I think it was those images that were in my mind when, almost asleep, I became enrapt by a symphony of sounds - the to-and fro rattle of train, the jingle of rails, air, hushing, rushing, the groaning of steel being pushed and pulled and somehow, I imagined over all this Maasai singing, floating at first indistinct through this symphony, then clearer, louder - an incredible illusion (it must have been an illusion, no? Otherwise, the singers were running with the train!), then the yell of a kid, or a conversation trackside, laughing, then voices whispering, children whispering - slower rhythms - da dah ... da dah ... da dah ... da dah, and a rolling, too, like water pipes being filled with hot water, creaking, heat, until finally the train came to a stop, rolled back once, and stopped again. Rushing wind escapes from the hydraulics, then silence, footsteps, hushed talks, and then real silence that left me rocking in the cradle of my mind. This was ecstasy. And then, far up front, a shrill whistle, and the symphony began again.
   I fell asleep with a smile on my lips, and as I write - and am convinced that music is all around us, if only we cared to listen.
   Well, that's quite enough of my own impressions - time to make your own mind up!

Maasai dancing: photos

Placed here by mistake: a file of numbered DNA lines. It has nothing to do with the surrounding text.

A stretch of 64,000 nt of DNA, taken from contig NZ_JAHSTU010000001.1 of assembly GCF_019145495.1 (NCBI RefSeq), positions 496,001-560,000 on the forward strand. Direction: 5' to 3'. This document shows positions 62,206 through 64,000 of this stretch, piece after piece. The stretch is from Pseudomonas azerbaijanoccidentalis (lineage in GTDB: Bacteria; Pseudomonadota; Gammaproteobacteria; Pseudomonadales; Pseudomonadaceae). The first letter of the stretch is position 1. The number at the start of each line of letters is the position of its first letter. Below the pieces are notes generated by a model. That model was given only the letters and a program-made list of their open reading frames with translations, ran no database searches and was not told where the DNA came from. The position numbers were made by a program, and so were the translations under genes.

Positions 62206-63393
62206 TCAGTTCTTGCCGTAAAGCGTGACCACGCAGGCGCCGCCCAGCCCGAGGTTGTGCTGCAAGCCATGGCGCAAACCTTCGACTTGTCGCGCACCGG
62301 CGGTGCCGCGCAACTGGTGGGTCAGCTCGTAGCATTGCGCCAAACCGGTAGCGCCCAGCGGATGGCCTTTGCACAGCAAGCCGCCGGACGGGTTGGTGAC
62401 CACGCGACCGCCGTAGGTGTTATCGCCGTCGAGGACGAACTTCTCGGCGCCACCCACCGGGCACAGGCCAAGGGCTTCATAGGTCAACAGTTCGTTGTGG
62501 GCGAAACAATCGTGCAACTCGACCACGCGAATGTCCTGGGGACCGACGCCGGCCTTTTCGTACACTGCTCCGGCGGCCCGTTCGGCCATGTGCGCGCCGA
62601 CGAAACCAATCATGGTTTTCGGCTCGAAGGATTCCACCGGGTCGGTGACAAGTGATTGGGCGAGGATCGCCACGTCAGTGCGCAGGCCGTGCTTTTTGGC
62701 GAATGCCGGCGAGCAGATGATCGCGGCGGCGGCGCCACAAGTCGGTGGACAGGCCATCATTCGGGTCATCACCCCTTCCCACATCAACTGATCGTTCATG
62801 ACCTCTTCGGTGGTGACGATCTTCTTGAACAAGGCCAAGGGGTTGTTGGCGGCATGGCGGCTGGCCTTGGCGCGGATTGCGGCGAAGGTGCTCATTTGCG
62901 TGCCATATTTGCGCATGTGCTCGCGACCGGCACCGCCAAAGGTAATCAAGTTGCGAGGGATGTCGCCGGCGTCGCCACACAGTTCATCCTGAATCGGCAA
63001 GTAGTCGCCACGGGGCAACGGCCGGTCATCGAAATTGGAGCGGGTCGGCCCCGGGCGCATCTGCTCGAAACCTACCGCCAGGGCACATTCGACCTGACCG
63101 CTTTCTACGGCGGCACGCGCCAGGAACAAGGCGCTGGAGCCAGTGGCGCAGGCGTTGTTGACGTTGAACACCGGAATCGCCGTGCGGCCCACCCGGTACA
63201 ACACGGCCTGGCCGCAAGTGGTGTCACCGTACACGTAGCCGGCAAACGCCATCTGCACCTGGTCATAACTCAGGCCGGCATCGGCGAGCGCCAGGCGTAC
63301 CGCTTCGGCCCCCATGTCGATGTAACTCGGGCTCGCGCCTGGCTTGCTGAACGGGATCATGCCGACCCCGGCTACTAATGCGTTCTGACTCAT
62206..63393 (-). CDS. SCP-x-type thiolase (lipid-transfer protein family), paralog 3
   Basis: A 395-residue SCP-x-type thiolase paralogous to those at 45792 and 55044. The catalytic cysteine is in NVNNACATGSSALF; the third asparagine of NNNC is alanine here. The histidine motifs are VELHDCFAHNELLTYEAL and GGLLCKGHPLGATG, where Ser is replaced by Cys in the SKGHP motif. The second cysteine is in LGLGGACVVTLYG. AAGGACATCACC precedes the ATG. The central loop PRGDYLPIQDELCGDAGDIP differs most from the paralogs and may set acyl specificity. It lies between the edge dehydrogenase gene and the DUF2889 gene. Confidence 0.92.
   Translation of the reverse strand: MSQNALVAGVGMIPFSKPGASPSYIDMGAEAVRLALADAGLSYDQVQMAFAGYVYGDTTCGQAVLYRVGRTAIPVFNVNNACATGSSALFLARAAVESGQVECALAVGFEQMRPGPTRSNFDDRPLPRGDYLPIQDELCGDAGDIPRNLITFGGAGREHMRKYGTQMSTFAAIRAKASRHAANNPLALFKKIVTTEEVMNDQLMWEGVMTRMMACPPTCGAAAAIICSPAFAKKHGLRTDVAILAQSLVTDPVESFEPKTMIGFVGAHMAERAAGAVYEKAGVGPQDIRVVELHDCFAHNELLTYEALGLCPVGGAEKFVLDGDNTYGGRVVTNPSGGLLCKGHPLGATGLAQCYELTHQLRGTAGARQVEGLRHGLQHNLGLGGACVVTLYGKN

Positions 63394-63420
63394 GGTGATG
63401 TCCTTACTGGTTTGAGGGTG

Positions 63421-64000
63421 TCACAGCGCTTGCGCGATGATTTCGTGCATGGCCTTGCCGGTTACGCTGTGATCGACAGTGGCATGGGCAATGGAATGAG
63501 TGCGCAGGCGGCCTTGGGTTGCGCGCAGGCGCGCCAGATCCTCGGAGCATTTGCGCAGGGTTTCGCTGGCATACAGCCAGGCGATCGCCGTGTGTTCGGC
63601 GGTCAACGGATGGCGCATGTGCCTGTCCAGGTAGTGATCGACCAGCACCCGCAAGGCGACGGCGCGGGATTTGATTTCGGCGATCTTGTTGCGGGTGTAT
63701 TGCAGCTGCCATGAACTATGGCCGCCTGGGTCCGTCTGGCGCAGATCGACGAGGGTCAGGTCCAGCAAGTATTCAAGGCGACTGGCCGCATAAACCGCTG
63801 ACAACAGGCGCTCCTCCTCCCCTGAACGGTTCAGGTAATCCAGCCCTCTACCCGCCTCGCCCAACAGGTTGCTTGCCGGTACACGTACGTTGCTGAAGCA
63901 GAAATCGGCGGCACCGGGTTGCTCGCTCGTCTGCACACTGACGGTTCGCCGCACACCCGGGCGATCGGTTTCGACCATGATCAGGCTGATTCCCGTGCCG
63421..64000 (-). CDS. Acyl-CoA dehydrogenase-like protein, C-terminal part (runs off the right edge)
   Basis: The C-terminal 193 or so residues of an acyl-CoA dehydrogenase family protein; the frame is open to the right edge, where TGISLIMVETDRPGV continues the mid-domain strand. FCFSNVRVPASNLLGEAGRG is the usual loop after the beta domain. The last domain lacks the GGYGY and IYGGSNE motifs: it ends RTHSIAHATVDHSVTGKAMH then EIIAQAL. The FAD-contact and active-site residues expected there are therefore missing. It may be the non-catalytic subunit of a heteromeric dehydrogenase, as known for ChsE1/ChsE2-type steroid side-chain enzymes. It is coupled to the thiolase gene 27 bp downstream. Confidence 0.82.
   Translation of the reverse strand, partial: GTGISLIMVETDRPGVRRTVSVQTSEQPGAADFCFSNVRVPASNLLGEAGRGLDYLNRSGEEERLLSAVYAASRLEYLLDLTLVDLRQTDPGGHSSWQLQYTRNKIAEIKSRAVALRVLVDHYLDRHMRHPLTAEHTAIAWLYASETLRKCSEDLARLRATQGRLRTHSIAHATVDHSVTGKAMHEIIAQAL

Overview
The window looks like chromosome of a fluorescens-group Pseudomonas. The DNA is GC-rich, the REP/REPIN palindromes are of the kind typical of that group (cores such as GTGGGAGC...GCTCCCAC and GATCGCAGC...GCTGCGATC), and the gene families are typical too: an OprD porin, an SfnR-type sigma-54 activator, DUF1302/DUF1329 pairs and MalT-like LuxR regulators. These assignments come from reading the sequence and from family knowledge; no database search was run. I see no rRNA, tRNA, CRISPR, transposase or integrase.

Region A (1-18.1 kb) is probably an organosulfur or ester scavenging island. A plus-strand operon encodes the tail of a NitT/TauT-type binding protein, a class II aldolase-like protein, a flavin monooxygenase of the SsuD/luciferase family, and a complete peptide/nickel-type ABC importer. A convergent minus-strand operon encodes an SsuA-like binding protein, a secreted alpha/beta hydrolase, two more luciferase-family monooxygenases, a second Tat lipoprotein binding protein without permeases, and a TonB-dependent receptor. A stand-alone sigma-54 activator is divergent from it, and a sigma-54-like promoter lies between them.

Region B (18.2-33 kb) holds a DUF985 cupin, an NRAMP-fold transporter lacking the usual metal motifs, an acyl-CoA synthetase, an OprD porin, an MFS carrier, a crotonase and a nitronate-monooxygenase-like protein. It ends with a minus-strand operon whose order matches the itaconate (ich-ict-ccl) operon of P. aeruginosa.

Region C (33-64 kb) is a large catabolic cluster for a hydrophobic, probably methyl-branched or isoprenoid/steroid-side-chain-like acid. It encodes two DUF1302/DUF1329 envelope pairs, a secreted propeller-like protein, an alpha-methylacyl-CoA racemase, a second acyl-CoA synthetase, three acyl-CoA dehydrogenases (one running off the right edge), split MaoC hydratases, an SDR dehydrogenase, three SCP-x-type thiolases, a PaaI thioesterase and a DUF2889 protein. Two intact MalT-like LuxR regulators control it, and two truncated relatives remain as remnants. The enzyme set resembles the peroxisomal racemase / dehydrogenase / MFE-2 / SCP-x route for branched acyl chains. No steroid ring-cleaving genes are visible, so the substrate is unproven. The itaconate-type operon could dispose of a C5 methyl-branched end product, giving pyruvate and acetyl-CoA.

Click on the images to view larger versions

Junior warriors dancing

War dance

Welcoming dance

Morani dancers in tourist hotel

Welcoming dance

Morani dancing

Buffalo dance

Adumu dance

This dance tests the strength and endurance which helps to determine a warrior. No further information at present.

Song lyrics

The following lyrics are from Naomi Kipury's excellent "Oral Literature of the Maasai" (1983: East African Educational Publishers Ltd., PO Box 45314 Nairobi, Kenya), and remain her copyright.

Song lyrics: Dorobo teasing song

Kiti kiti (1)
The girls of the pastoralists that rear cattle (2)
They that handle the colostrum of the heifer with hands
Especially that of a heifer that is late giving forth (3)

Mother Kilelu, do not come leisurely
Shut the gateway but leave a little opening
Through which Ole Nkaikoni may come alter the kill
Having killed an eland and a pregnant antelope

The pastoralists say we are not equal, yet we are
When the ox lows, the buffalo echoes on the hill
The donkey brays, so does the striped-bottomed! (4)
Tall is the ox, it touches the sky, giraffe!
The goats are many and have white tails, gazelles!
The sheep are numerous and live in holes, warthogs!

I plaster the wall as well as the outside attic
So that our shapely bow could be hung
The one on which we depend!

The song is composed by the Maasai to ridicule the Dorobo and their way of life.
1. An exclamation of sneering.